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May 21, 2010


Maria Antonietta Perna

Great interview: the implications of this momentous discovery are laid out clearly and concisely, also thanks to your insightful questions.

The question that counterposes the integral openness and publicity of the scientific enterprise on the one hand and the potential for unethical, lethal uses of scientific results, keeps popping up at every significant scientific advancement.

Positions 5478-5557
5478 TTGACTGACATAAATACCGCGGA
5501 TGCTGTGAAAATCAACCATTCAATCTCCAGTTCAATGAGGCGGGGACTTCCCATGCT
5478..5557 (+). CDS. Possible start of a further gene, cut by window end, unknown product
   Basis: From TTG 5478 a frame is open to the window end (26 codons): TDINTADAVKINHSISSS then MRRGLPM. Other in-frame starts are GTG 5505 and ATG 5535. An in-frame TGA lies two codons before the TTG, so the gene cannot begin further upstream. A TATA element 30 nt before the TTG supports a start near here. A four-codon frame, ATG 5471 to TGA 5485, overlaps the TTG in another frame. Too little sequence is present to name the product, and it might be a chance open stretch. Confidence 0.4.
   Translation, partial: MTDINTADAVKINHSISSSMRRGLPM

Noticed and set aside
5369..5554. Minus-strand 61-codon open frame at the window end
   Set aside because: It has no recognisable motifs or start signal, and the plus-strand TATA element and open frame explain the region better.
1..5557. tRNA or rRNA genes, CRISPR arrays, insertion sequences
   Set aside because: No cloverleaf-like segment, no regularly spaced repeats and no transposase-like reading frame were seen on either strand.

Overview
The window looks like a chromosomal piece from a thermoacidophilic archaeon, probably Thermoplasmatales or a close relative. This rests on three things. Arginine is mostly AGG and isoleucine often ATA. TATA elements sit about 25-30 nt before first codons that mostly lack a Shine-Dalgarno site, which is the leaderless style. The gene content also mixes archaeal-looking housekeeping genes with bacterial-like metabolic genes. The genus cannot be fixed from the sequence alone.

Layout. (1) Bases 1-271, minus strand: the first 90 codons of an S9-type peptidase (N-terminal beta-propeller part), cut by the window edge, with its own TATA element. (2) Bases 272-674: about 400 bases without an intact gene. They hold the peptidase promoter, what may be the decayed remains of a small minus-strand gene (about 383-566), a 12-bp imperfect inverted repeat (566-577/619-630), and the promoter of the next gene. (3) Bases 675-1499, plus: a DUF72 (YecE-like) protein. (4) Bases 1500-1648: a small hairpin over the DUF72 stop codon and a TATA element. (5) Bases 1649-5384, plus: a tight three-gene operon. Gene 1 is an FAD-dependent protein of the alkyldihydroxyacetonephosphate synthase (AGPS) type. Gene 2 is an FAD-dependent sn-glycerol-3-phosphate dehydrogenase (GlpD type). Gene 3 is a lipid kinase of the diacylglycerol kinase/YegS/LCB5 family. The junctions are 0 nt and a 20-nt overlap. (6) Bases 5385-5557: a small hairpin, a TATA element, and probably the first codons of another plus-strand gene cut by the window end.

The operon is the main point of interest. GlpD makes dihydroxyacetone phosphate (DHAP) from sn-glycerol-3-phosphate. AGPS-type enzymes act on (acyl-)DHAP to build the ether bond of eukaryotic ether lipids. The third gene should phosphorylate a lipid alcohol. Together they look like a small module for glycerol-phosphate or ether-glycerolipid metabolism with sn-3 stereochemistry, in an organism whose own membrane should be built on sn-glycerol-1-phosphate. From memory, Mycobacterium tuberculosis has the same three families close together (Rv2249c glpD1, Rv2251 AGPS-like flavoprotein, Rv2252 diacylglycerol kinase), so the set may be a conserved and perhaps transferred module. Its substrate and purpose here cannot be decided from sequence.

I tend to sympathise with Spinoza as he seems to consider knowledge the exemplary embodiment of the ethical. In his view, knowledge acquisition is intrinsically action and virtue is power, that is, the very essence of humanity insofar as it acts on reality. He sees perfection as the real or nature, the essence of each individual thing, and virtue as knowledge, that is, the power to act in order to know reality in its intrinsic structure. Therefore, this power to act viewed as knowledge of reality, far from constituting a threat for humanity, adequately understood, is the very essence of it, its very fulfilment; in order to be exercised, it requires the widest participation and cooperation: in fact, the greater the number of human beings acting together the greater the power humanity exercises, therefore the more adequate to the reality of things knowledge will be; or, you might also say: the greater the number of human beings acting together the more adequate to the reality of things knowledge will be, therefore the greater the power of humanity. The fact that in actual fact knowledge acquisition, therefore knowledge sharing, seems to jeopardise the very being of humanity rather than fulfilling it, would perhaps invite some reflection on the kind of human arrangements in the context of which scientific activity, but most human activities for that matter, are carried out and understood. Also, it might not be an accident that issues of patent and intellectual property have made their appearance so soon (http://news.bbc.co.uk/2/hi/science_and_environment/10150685.stm).

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